The two friends now hatch a plan to expose Saul’s intensions, 1Sam 20. The consequence releases Saul’s full anger against his son with highly insulting words that by today’s idiom could be captured by the phrase; ‘you son of a bitch’, 1Sam 20.30. Notice too how Saul appeals to his son’s self interest, ‘For as long as the son of Jesse lives on the earth, you shall not be established, nor your Kingdom’, 1Sam 20.31. But Jonathan is not interested in establishing his own Kingdom. He is more interested in the truth and the real issue at stake; ‘Why should he be killed? What has he done?’ verse 32.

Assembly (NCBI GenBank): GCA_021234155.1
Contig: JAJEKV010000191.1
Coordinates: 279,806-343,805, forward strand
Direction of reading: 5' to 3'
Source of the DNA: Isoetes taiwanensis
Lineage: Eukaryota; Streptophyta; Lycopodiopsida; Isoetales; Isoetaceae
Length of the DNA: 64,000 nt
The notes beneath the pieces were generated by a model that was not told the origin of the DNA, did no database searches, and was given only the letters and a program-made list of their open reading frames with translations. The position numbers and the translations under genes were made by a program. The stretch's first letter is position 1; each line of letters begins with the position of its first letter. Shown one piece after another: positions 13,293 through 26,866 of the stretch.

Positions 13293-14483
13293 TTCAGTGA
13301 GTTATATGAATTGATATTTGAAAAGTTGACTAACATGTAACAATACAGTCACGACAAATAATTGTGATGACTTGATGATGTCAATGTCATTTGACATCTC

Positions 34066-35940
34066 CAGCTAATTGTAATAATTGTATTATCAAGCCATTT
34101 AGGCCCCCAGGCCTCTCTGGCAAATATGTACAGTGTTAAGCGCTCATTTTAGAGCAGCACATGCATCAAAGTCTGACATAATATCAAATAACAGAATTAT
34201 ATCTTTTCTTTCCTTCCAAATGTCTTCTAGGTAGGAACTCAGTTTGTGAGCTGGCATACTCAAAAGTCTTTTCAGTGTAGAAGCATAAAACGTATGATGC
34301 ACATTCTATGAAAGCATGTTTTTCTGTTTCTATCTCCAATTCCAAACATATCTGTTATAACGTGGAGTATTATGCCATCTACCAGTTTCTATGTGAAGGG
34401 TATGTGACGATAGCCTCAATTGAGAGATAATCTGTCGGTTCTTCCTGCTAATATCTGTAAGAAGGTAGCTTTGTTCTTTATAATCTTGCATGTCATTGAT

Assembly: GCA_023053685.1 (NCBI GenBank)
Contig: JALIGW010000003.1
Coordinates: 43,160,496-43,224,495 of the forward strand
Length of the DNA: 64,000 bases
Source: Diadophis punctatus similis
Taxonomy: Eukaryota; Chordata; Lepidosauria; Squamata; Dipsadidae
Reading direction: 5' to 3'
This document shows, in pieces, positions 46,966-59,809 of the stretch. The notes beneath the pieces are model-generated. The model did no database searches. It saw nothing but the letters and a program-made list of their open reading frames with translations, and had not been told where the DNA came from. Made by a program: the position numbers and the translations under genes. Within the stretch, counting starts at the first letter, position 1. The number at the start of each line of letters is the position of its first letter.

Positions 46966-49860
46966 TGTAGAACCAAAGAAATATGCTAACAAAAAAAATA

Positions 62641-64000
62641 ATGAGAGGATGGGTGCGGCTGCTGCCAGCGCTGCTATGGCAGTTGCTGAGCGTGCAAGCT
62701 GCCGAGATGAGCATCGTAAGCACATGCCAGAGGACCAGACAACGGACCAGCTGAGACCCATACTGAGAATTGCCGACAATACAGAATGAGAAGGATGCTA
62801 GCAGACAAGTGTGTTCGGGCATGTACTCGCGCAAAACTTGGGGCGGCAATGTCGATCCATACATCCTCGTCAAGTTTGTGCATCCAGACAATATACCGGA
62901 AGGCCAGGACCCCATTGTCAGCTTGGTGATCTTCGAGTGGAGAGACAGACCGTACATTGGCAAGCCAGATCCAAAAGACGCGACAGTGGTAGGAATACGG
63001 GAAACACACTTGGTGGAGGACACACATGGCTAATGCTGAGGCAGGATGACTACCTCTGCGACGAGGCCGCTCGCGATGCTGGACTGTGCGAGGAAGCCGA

Real friends fight for the truth on our behalf. They speak when we have no voice. They intervene when we have no power. They carry the burden of fighting for our cause. Jonathan left the scene angry and upset. He couldn’t eat. All he could do was grieve for his friend, embarrassed by a father who is blinded by jealousy and rage. The following day they meet and words fail them. They cry together – but David more so. We sense that he feels the greater loss. Here are friends that through no fault of their own and no choice of their own must be separated. The only comfort they have is the knowledge that the Lord is between them, 1Sam 20.41-42. Sometimes the only thing you do for a friend is cry with them.